Kids and Independent Learning

Author: admin   Date Posted:20 August 2010 

Kids and Independent Learning main image Kids and Independent Learning image

A friend of mine, who is studying childcare at TAFE, told me about a dilemma she faced during one of her assessment pracs. She was at a childcare centre playing with a little girl while the supervisor observed and marked her. The task presented involved making a collage from various materials, using glue and paper. After enjoying a short period of time where she threw around rice and smudged red paint over paper the girl started to become slightly frustrated so my friend gave her a bit of guidance and showed her how a few things can be glued together to make a picture. She was immediately instructed by the supervisor that this was not the right thing to do and might affect her mark in a negative way. The supervisor was adamant that helping the little girl would stifle her ability to learn independently and express herself through play.

How does one keep that fine balance between guidance and allowing the child to enjoy the process of learning and discovery on their own? Independent learning is important but how effective is it when the child becomes frustrated with the task?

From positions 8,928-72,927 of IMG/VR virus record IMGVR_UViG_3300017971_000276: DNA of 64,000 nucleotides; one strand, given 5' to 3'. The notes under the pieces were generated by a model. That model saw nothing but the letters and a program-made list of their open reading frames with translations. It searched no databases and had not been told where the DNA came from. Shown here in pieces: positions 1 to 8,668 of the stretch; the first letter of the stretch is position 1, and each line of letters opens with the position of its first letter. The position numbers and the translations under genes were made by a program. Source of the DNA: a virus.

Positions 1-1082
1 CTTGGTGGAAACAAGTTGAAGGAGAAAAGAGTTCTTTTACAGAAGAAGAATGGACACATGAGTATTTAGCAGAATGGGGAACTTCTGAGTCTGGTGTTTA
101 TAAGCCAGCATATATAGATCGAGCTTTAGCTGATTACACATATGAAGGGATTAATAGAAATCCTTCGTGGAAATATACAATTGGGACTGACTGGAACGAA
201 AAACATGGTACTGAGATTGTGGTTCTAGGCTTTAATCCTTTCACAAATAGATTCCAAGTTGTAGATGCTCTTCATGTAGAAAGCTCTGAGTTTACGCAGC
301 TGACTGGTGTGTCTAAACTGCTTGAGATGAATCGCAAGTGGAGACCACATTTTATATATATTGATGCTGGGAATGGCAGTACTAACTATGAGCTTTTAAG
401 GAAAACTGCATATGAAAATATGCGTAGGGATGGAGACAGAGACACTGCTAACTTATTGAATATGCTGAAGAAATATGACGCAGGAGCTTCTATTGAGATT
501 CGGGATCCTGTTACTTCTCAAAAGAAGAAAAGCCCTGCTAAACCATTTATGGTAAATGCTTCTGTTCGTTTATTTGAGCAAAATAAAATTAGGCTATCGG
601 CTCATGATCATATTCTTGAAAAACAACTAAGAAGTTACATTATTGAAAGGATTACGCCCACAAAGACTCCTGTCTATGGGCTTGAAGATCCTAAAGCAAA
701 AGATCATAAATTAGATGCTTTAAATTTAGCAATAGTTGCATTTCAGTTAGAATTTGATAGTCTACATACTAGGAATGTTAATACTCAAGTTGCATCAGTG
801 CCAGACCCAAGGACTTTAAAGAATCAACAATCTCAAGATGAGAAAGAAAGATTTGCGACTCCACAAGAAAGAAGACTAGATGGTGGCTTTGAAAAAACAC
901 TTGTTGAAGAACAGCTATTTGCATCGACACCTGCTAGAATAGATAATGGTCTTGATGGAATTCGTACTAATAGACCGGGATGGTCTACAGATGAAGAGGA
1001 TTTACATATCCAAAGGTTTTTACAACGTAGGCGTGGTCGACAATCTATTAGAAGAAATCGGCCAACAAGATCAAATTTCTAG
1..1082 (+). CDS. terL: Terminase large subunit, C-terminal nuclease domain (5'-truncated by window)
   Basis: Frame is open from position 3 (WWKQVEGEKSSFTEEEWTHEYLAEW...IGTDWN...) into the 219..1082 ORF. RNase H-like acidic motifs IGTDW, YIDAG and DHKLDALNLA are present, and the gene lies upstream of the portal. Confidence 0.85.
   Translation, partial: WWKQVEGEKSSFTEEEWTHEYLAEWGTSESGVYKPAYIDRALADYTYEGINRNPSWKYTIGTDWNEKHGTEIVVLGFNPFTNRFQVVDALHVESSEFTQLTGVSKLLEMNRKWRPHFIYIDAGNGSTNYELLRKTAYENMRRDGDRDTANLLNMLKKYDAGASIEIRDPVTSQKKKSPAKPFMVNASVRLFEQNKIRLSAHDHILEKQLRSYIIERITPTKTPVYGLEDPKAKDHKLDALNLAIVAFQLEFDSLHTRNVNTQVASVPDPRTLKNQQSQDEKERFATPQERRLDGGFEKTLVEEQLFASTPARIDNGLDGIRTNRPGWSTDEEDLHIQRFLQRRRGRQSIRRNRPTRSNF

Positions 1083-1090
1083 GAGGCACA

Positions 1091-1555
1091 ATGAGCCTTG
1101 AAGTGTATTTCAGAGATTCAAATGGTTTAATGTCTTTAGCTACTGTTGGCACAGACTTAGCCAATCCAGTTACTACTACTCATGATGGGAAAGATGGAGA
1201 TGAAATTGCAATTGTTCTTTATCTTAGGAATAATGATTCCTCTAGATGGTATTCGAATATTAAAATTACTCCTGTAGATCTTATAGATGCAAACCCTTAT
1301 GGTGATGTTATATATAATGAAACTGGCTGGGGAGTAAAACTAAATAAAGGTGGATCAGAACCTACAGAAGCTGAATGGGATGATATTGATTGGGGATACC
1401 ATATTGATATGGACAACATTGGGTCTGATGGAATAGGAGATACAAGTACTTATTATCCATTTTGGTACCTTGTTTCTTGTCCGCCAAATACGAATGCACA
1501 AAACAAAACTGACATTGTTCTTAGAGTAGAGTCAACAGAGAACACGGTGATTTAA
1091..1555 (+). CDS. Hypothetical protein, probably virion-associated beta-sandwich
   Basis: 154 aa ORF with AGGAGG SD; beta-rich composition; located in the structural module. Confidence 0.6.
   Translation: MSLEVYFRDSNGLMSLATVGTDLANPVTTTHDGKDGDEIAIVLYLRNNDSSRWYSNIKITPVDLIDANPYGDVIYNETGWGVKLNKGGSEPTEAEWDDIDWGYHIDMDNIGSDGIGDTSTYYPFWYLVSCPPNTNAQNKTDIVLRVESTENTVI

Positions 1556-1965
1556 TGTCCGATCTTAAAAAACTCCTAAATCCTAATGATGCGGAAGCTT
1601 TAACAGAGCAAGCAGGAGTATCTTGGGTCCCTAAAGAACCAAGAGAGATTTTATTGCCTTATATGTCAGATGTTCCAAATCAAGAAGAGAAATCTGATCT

I found this amazing video of a little girl working with a Montessori Zipping Dressing Frame that shows how kids, left to their own devices, can eventually master a really difficult task.

Mastering the art of zipping a Montessori Dressing Frame from Karla Norgaard on Vimeo.

Although in the beginning the girl does say “help me zip it” and it takes her a while to get the zipper working, eventually, she achieves the desired result and zips the frame herself. Obviously, this achievement is reward in itself and would work as a motivator for future learning.

Independence in learning works really well in a structured Montessori environment where trained Montessori professionals are able to demonstrate the task effectively and subsequently allow kids progress at their own pace. Kids are also able to observe other children in the classroom as the Montessori classroom usually has a mixture of age groups working together.

However, when this principle is applied in ordinary preschools with less structured activities it seems that it can become counterproductive, cause frustration and de-motivate a child.

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